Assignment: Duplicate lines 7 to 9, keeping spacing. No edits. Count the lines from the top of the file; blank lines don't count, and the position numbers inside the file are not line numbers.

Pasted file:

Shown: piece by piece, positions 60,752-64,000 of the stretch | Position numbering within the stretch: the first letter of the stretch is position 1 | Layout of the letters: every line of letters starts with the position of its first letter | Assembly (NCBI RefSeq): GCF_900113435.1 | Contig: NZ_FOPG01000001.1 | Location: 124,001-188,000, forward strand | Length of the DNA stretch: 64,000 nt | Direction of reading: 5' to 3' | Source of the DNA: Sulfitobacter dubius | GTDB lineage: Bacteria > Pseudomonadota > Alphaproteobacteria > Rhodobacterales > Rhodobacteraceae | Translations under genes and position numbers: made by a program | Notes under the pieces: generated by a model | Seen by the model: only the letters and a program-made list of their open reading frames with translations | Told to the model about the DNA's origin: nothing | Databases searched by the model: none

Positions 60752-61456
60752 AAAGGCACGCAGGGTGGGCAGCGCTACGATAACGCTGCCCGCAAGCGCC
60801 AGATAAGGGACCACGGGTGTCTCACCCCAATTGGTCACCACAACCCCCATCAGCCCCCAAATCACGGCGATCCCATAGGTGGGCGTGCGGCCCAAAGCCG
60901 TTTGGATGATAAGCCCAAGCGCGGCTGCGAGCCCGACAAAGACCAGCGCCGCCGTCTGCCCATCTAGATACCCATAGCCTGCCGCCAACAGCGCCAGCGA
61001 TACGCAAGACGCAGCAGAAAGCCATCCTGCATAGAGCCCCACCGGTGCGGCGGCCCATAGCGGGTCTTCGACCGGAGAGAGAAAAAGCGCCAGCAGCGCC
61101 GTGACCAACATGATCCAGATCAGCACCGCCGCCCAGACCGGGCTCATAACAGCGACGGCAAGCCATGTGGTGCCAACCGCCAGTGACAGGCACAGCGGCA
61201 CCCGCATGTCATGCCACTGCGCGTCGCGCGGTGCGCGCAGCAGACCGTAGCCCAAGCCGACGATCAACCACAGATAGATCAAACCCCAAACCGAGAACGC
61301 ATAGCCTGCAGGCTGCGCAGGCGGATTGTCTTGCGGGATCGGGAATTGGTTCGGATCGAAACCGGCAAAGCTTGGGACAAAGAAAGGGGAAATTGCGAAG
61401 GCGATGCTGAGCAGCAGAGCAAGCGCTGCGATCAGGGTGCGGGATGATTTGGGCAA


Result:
61101 GTGACCAACATGATCCAGATCAGCACCGCCGCCCAGACCGGGCTCATAACAGCGACGGCAAGCCATGTGGTGCCAACCGCCAGTGACAGGCACAGCGGCA
61201 CCCGCATGTCATGCCACTGCGCGTCGCGCGGTGCGCGCAGCAGACCGTAGCCCAAGCCGACGATCAACCACAGATAGATCAAACCCCAAACCGAGAACGC
61301 ATAGCCTGCAGGCTGCGCAGGCGGATTGTCTTGCGGGATCGGGAATTGGTTCGGATCGAAACCGGCAAAGCTTGGGACAAAGAAAGGGGAAATTGCGAAG